On a blog post yesterday I wrote that most people in this planet are stupid. Probably I will be seen like a jerk and a snob for writing this, but the truth of the matter is, I get confirmation everyday for the validity of my comment.

Also yesterday I wrote an open letter to an analyst about his wrong analysis regarding the homogeneity of the mobile Linux. Some Linux loyalists were quick to defend an undefendable position, but I guess I can forgive them for not having written a single line of code in their lives (obvious from their completely off topic comments). Complete idiots irritate me but not as much as the people who have HALF-knowledge of what they are talking about. There are these who do have a cursory experience on what they are talking about, and yet, they are missing the whole point.

For example, an obviously not-all-that-unexperienced guy wrote (comment #6) that what I argued is crap, because any programmer can include the whole stack of his desired toolkit and include it within the application’s package, and so his application would run on all Linux mobile platforms. While in theory this is of course workable, it is hardly a solution. The last thing a user wants to do is to download a 10 MB package on a phone that might not have more than 50 MBs of free internal flash space and that it’s required to be installed in the main filesystem rather on the flash card. More over, if the application is not statically linked to the foreign toolkit and another developer releases another version of the toolkit with his app, chances are that things will break. In fact, I am experiencing this exact thing right now on my XP machine because Gaim installed some new libraries and broke my Mugshot which depended on a specific libpango!

But even that it’s not the point. The mobile space has different requirements than the powerful desktop cousins. Applications should not weigh more than 30 KB or 500 KB. And toolkits must be well-tested and well-integrated and stable. Cellphones are NOT the same as the Nokia 770 which is a pretty liberal and open platform. Cellphones have strict guidelines from carriers about what a developer can and should do and manufacturers are trying to restrict users from creating potential problems to their customers. The stakes are much higher in the cellphone arena than it is in the PDA or desktop market. Besides, if developer A is originally writing his app for toolkit B, this does not mean that he can recompile the toolkit for another Linux platform, because most of these official toolkits are closed source. Using an OSS third party toolkit that someone might have ported does not guarantee the same level of integration, looks and stability as a native toolkit. Two years ago a few commercial WM2003 apps were coming with an installer that included the .NET CF stack, and I can tell you, it pissed off a lot of users! Look, theoretically, some of these ideas can be realized. But practically, they will never work for the vast majority of the consumers and the real boss of the whole game, the carriers. The point remains, that if your app doesn’t use the native toolkit, it won’t be received well by anyone.

It seems that many in the Linux community must get a better grip as to how the mobile space works. It’s not the same as the desktop one, and surely as hell not the same as the Zaurus or Nokia 770 where every Joe Programmer has a free ride and the consumers themselves are usually geeks with low expectations and knowledge of the command line. This is not a case where the Linux hackers should find tricks to make their apps and toolkits work on all Linux phones, but rather the Linux manufacturers themselves must agree on a single platform. Because as much pain the current distro fragmentation and DE fragmentation brings to the desktop Linux, it will be 10x more worse in the mobile space.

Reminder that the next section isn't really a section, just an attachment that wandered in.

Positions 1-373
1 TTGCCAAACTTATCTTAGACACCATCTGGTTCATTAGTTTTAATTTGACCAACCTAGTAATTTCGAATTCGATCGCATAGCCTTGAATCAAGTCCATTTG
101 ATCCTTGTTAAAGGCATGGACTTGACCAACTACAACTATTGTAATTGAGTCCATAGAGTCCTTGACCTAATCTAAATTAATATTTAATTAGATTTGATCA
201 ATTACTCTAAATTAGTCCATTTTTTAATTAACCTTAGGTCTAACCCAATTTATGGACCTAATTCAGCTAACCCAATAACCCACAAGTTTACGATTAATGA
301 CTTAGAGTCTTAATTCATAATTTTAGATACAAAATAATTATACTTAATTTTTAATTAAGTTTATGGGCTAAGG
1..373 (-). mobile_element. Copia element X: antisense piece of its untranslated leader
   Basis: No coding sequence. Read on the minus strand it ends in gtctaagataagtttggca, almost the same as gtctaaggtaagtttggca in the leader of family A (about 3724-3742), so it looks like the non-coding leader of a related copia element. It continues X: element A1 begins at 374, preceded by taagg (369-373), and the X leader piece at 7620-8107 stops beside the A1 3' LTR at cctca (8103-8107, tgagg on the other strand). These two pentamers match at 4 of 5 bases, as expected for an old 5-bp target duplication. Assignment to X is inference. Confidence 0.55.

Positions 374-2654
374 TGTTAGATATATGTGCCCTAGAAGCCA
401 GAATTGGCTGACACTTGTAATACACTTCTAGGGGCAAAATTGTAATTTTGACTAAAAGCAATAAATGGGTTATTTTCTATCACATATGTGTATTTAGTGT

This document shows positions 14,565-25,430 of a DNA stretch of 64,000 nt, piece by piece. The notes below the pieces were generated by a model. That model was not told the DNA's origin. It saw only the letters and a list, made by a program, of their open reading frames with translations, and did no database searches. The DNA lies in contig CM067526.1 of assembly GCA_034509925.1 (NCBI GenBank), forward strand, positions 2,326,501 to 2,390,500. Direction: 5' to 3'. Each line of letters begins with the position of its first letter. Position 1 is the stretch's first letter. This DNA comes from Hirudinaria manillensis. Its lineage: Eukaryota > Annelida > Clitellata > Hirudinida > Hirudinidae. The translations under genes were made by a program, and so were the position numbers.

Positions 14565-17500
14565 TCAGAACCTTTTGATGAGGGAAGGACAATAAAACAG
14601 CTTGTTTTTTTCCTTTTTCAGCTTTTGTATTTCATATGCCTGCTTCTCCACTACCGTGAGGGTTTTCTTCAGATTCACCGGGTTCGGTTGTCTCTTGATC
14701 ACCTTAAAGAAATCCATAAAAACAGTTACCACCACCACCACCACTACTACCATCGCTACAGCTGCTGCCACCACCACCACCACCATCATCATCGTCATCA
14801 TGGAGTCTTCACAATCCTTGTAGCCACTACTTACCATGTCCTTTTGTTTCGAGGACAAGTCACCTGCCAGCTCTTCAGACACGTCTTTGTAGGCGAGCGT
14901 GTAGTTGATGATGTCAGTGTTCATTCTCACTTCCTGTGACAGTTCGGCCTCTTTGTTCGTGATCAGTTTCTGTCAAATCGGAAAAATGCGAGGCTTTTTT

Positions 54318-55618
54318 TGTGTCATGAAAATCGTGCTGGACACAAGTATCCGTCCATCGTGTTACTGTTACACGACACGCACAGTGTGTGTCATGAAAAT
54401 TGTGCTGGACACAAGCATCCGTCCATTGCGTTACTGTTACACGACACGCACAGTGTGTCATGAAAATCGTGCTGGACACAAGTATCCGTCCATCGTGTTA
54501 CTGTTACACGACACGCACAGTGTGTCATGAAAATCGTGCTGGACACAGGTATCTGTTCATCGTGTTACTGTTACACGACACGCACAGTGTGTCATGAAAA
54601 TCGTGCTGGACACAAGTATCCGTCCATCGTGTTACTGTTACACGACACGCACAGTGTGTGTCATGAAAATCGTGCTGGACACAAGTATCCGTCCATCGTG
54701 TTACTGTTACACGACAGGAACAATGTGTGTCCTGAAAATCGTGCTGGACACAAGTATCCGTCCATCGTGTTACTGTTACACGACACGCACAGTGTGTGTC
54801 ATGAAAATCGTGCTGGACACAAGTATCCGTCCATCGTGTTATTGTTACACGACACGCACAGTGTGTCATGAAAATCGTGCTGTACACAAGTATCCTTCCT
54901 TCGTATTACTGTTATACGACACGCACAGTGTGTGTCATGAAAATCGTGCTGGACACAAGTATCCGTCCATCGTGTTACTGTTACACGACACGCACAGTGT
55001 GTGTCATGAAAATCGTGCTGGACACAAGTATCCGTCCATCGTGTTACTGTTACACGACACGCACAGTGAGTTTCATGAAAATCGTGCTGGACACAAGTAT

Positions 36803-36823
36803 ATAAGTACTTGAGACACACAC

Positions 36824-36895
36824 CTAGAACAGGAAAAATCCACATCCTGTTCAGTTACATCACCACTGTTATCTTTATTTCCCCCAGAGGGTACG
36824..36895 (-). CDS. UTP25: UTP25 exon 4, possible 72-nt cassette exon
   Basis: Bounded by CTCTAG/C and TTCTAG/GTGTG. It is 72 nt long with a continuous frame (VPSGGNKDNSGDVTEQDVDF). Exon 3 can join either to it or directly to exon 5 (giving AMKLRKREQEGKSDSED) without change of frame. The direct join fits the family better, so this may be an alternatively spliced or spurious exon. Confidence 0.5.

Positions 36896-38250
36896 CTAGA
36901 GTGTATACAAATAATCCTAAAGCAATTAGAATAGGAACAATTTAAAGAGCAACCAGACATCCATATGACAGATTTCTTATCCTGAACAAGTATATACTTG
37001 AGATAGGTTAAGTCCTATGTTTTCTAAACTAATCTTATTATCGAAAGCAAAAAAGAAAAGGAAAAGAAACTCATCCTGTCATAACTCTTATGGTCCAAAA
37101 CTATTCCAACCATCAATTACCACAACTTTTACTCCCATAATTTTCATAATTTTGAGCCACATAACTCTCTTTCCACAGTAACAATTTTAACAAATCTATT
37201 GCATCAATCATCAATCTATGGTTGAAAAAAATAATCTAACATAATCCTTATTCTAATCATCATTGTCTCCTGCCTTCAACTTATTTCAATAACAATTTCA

I write all that because I care about the mobile space and Linux in that specific market (that’s why I own 3 Linux phones — more than any Linux loyalist that I know of) and not because I am a troll as some idiotic blind zealots like to think.

UPDATE: As I write this my email address is being spammed over and again with the message “long live c++”. For some weird reason, this guy thinks that I don’t like… C++ and that my open letter yesterday is just a rant against C++. See what I mean when I say that most people are _COMPLETE_ and _UTTERLY_IDIOTS_? Call me snob if you like, but at least I know I have my screw tightly screwed on.

Getting laid after watching chick flicks

Haha, this was funny (free reg. req.). A guy who couldn’t get his gf to have sex with him, he loses the battle as to which movie to watch at the theater one night. He pretends that he likes “The Notebook” and his gf gives up later that night. In the thread, women replied with things like “typical man” and “you’re sick”, “you’re a jerk” etc. while the men replied with things like “you are a God”. The original poster says he will try “Pride & Prejudice” next. I mean, really, do women get emotional over and like these boring movies? Why? If a guy was dragging me to watch any of these movies I would walk out of the theater.

On unrelated news, Evangeline Lilly doesn’t know how to dress herself.

10 movies to see before you die

These are not my all-time favorite movie list, but they are less known gems (than say, The Matrix, LotR, Minority Report or even Vanilla Sky) that deserve to be seen by more people. Not in any particular order:

* Dark City
If you liked the Matrix, you will like this one too.
* Donnie Darko
Weird movie, but very well-done. If you get the DVD, buy the “Director’s cut”.
* Eternal sunshine of the spotless mind
Destiny shows its teeth.
* K-Pax
Equal proof that a man is either human or alien.
* The Truman Show
A human being is bought by a broadcast corporation and used as a product.
* Galaxy Quest
Hilarious sci-fi satire.
* Memento
A man with a small memory capacity is being used.
* Gattaca
The loss of freedom of choice.
* Equilibrium
Battle against a totalitarian system.
* Contact
Faith vs science.

Yup, you guessed it, I love mystery and sci-fi. I just wish there were more good spaceship-based sci-fi movies out there.